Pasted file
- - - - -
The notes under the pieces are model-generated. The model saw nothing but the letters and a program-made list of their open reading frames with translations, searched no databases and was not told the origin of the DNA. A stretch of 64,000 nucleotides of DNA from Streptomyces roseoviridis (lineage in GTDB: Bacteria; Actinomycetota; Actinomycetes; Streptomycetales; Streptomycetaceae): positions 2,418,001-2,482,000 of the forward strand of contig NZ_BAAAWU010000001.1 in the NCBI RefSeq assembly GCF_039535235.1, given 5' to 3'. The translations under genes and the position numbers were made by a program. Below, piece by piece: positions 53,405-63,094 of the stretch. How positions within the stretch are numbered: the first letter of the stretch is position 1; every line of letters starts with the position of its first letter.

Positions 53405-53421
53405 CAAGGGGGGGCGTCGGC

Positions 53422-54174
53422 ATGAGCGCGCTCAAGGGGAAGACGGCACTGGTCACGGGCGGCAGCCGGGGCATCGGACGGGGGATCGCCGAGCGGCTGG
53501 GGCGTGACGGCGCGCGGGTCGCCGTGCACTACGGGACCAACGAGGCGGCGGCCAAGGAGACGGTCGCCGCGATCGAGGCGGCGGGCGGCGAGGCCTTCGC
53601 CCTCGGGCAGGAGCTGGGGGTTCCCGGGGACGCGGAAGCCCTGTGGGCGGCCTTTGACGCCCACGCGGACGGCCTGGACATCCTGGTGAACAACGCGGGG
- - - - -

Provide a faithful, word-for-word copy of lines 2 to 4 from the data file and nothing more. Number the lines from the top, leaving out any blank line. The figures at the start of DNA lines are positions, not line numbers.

Positions 53405-53421
53405 CAAGGGGGGGCGTCGGC

Positions 53422-54174